Wednesday, May 14, 2014

Eminem's 'Headlights' Breaks New Ground

Eminem's Vulnerability in 'Headlights' Pays Off
I hate Mother's Day. I really do. I didn't used to and I didn't for most of my life, but once I hit adulthood, things started to change. 

As I grew up on my own, studied on my own, lived on my own (before the days of umbilical cord texting) I started getting this sneaking suspicion that... well, I wasn't exactly... right.

I had handicaps. I had fears. I repeatedly harpooned my own cargo carrier and sailed down bombs to explode my own battleships. Everyone said I had promise, but I spun my wheels faster, faster and then even faster... to nowhere.

There's normal. There's better than normal (read = healthy) and then there's... us.

The broken. The handicapped. The fallen. The ones with deep wounds that burn, tug, pull and choke us this way and that. The ones who say absolutely nothing is wrong, that everything is good and that we are lucky. "We are so, so lucky!" we always tell you, about everything we can grasp at. But we lie. 

Here's what we don't tell you.

We hurt ourselves and we don't know why. We struggle with daily life and we don't know why. Saying "hello" to someone that isn't good for us happens way too easily, and for those who are the best for us, it is absolutely petrifying. Or worse yet, we don't even see them at all. We are often drawn to our enemies. Paying rent - writing that check - ends up being the easiest transaction in life.

Because it's human interactions - the responsibilities that come with being human - that trip us up. (Do not even start me on marriage, dating, sex and brotherhood, motherhood, fatherhood and the other ties that bind. That's a whole other level of... pain? Struggle. The simple act of loving someone, is anything but simple at all. Not for us.)

And though very few of us can admit it, despite the apparent trend of transparency in our global community, we all hate Mother's Day too.

Oh, don't get me wrong. I know I'm not allowed to say this. I know I'm not supposed to tell you I hate Mother's Day, but you know what I'm really not supposed to tell you?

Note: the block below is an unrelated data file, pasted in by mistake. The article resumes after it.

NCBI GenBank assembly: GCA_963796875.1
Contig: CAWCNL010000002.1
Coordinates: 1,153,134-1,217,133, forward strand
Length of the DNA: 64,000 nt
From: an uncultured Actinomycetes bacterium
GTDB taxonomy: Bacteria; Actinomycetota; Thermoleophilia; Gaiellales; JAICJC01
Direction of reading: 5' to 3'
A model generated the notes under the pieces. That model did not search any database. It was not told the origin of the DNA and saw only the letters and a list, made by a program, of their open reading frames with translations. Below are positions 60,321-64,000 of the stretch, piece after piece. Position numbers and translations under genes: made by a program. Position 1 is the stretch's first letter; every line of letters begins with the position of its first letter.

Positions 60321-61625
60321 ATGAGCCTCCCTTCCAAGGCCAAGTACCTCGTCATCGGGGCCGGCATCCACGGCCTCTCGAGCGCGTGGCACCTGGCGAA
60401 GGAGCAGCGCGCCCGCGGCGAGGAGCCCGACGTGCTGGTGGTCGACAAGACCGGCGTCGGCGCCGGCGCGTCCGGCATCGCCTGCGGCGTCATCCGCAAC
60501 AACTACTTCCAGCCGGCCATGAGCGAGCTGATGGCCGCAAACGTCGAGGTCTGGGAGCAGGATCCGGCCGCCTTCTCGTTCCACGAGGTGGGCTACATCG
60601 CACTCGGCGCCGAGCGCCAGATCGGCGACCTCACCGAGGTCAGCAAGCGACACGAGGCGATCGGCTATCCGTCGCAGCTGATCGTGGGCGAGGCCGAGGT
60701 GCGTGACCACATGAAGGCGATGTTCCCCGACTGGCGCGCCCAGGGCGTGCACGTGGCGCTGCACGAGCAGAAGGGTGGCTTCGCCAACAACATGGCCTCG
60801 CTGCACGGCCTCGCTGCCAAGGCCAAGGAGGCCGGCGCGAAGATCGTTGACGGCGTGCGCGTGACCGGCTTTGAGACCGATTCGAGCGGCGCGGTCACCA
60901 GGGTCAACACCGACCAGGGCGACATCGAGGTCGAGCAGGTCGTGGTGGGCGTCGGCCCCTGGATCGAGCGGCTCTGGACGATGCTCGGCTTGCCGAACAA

That I hate my Mother.

And I love my Mother. I hug her and I squeeze her and I don't want to ever, ever let her go... never! Never, ever ever. I love my mother so dearly and so deeply that you can't even imagine it. 

No. Wait. You can. You can imagine it. Because you are the same way. We love our Mothers. No matter how much they deserve our hate.

And this fragment of a sentence - this single powerful deep-rooted fact - the one that absolutely rings true in China, Alaska, Texas, Trinidad, Zimbabwe and Mexico, back to the frozen wastes of lands in Siberia and the Sahara... this rope of a fact is found. Everywhere.

Which is why, when Eminem, with the help of Spike Lee, sent his own Mother a card this Mother's Day, Headlights, and... we all sat up and listened.

Because all of us, every single one of us, knows that letter. The words of that song, I feel like, are already etched on each of our hearts. The song isn't a love letter to her. The song isn't a hate letter either. The song is simply a battle. He somehow had the courage, the bravery, the absolute vulnerability and guts, to not only look down inside of himself, but to watch the battle happening in there when we hear the word "Mother."

Courageous he was to face it, see it, yes - but oh! He did so much more than that, didn't he? He gave a voice to it. 

It was as if he lowered a microphone down into the battlefield and hit 'record' really. But which one of us is brave enough to do that? To say it: I love you Mother. I hate you Mother. You hurt me. I want to hurt you. But please, please don't go.

Motherhood. The constant curse of man today. In an age where mothers *are* let off the hook for doing the very worst to their children, it's becoming less and less popular.... no, less and less "okay" to say "No, my Mom was not a good mom. She was a bad one. She made the wrong choices."